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How to Help Kids Take Responsibility for Their Emotions


Teaching our kids to be emotionally intelligent can be a long and arduous journey. Some children may naturally be more empathetic, calm, and thoughtful, while others can be intense, excited, and even a little volatile.


But no matter their natural disposition, kids can learn to take responsibility for their emotions.


This is the first step in managing big feelings and is foundational to developing emotional intelligence. Do your kids know how to take responsibility for their feelings? Do you? Here are tips to help you and your children with this critical skill.


Teach This: You Choose Your Emotions, Your Emotions Don’t Choose You

It’s the first day of school. You wake up your two boys early in hopes that they will be ready on time. One of them jumps out of bed, excited to meet his new teacher, see his classmates, and dive into 2nd grade math. The other pulls the covers over his head and begs you not to make him go. A chaotic struggle ensues, but finally both boys are ready and posed by the front door for a first-day-of-school photo. They wear their emotions clearly: one is beaming with excitement, the other is slouched in nervousness.


How could they be so different?


Although they are experiencing the same situation—the first day of school—they are feeling completely different emotions.


The reason is that we choose our emotions—they don’t choose us.


We choose our emotions by the way we choose to think about things. Why is one son excited for school? Because he views the first day of school as a positive thing—an opportunity to learn and experience something new. He probably also views himself as capable of meeting the challenge. But what about your son who is burdened with worry and nerves? He likely sees that first day as a scary, overwhelming obstacle filled with too many new things. He might view himself as incapable of meeting the challenge.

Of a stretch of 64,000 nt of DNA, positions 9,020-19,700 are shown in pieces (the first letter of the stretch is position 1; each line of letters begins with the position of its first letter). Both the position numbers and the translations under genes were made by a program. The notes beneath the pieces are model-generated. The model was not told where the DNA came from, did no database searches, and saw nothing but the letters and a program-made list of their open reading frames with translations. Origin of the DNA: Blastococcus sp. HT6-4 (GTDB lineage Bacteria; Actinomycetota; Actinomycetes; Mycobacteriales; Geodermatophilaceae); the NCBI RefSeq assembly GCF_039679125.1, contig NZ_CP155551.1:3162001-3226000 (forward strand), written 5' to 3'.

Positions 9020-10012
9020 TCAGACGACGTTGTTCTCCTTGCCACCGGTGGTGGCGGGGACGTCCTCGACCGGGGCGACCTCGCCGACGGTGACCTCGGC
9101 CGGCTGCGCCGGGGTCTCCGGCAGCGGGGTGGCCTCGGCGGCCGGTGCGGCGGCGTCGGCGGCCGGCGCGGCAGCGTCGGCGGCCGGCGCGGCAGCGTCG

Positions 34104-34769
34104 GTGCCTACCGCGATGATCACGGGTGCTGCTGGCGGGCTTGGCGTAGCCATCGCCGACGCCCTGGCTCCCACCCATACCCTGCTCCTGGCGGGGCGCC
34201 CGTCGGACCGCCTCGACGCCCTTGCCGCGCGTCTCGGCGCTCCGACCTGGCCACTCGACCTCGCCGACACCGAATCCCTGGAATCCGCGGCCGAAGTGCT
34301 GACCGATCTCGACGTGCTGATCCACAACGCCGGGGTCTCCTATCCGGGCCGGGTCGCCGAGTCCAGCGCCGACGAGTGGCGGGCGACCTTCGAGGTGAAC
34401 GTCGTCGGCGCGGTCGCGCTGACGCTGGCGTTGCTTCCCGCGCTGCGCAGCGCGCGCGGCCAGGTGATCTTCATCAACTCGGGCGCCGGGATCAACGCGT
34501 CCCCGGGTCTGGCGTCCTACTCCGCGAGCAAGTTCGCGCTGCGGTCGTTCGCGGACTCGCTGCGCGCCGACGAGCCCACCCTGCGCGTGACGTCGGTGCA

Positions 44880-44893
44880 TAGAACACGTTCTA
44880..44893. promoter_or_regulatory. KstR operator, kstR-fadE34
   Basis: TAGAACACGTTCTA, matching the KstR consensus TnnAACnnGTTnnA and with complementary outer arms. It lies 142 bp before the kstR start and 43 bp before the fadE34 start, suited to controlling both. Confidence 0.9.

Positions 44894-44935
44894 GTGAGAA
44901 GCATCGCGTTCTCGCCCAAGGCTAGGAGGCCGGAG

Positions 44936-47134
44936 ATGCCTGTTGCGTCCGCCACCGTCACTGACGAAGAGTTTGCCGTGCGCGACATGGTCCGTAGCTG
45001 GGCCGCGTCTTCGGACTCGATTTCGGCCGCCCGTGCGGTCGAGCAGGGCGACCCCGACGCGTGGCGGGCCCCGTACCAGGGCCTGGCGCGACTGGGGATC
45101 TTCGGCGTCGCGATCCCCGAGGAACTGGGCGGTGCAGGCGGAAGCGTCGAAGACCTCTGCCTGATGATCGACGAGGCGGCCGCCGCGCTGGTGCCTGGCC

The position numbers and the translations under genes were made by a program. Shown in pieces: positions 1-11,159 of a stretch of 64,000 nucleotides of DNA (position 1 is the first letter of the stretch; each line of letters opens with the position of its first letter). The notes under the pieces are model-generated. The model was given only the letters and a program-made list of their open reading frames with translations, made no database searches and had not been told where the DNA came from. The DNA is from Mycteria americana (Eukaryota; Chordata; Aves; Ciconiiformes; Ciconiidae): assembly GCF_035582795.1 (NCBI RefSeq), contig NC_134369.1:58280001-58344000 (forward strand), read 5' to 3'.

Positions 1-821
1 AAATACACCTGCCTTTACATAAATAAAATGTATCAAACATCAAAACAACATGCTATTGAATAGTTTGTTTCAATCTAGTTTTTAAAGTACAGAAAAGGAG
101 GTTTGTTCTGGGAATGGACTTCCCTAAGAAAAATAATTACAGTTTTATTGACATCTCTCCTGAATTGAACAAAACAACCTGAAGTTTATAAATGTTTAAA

So how can you help your child who feels nervous overcome his fears?


Rather than cave in and let him skip school, try helping him shift his perspective. How can he change the way he views the first day of school? How can he change his self-perception and confidence? Remember, his emotions come from how he thinks about things.


In Wally Whale’s Mighty Tail, Wally teaches Koa this important truth. He says, “Many people chase what they think will MAKE them happy. But it’s not what you have or what happens in your life that makes you happy or unhappy. It’s how you choose to think about those things. And, it’s how you choose to think about life that makes you weak or mighty.”


Stop Blaming—Change the Way You Say Things

How many times have you heard the phrase, “You made me feel…”? We tend to say this a lot. But have you ever paused to think about what those words really mean?


It’s nuanced, but nonetheless true: the phrases “he made me sad” or “she made me so angry today” imply that your emotions were determined by someone or something else.


But is that the truth? Nope!


The reality is that you create your emotions by the way you think about things. Just as Lulu Llama teaches Andi in Lulu Llama’s Triangle of Drama, “You are responsible for your own happiness!” No one and no thing can make you sad, angry, or even happy.